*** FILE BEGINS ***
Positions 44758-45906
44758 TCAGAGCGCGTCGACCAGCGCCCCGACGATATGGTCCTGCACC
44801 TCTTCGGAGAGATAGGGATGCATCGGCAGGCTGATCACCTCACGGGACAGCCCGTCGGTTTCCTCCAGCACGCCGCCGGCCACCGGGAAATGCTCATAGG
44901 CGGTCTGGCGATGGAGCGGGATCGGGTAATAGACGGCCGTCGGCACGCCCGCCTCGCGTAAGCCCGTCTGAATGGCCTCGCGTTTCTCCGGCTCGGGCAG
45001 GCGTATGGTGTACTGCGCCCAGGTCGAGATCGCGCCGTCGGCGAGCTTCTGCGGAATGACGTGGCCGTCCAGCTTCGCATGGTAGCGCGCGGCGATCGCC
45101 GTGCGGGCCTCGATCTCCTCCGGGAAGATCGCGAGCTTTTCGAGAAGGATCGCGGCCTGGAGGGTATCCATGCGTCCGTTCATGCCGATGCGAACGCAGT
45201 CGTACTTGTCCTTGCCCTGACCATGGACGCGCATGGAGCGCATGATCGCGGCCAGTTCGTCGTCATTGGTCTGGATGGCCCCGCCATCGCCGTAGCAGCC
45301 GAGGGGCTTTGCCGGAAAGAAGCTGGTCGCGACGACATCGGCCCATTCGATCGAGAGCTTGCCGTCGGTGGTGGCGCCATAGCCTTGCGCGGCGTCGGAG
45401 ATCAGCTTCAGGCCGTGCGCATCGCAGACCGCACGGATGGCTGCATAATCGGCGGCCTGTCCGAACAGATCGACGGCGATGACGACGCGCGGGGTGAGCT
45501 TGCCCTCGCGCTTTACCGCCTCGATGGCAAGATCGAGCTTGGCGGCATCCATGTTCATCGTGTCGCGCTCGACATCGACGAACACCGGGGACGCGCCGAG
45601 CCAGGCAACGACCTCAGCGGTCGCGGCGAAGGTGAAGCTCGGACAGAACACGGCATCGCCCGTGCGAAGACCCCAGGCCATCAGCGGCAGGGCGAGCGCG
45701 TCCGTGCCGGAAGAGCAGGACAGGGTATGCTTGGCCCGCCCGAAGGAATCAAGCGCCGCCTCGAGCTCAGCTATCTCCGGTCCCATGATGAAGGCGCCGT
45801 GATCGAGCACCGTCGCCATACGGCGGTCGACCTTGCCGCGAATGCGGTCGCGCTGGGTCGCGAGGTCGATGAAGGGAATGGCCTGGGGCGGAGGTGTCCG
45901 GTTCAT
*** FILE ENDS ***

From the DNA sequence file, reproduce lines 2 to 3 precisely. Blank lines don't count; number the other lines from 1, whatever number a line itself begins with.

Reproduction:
44758 TCAGAGCGCGTCGACCAGCGCCCCGACGATATGGTCCTGCACC
44801 TCTTCGGAGAGATAGGGATGCATCGGCAGGCTGATCACCTCACGGGACAGCCCGTCGGTTTCCTCCAGCACGCCGCCGGCCACCGGGAAATGCTCATAGG